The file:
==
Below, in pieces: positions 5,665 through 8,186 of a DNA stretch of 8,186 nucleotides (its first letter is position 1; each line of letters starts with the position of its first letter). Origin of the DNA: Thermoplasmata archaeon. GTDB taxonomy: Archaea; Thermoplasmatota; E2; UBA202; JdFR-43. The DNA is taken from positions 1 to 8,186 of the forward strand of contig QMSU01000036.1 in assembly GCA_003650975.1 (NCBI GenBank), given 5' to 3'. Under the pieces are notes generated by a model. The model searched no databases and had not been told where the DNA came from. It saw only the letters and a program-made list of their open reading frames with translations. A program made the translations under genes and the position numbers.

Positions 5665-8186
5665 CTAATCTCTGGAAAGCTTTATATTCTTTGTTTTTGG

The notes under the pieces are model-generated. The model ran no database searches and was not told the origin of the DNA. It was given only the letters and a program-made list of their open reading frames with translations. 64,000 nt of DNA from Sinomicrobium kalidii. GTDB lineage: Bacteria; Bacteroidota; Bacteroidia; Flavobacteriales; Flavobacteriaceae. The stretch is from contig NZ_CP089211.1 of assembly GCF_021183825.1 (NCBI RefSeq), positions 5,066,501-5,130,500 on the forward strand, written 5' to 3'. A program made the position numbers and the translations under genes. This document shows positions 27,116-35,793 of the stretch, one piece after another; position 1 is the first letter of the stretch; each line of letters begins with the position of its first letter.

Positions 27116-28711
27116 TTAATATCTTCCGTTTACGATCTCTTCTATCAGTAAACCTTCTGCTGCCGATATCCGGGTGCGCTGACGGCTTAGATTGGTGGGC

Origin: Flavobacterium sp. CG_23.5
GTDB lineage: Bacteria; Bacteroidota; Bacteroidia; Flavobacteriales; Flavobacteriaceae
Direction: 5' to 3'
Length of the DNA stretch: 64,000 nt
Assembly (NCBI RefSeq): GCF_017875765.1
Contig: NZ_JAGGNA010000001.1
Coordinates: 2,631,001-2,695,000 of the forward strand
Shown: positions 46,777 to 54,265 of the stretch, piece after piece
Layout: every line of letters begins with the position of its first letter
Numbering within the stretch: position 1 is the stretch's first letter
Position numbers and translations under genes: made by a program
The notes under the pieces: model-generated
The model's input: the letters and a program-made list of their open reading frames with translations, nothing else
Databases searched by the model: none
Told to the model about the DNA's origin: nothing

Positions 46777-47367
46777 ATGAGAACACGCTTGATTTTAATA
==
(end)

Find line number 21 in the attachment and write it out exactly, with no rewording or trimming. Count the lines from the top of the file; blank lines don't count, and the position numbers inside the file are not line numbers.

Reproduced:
Told to the model about the DNA's origin: nothing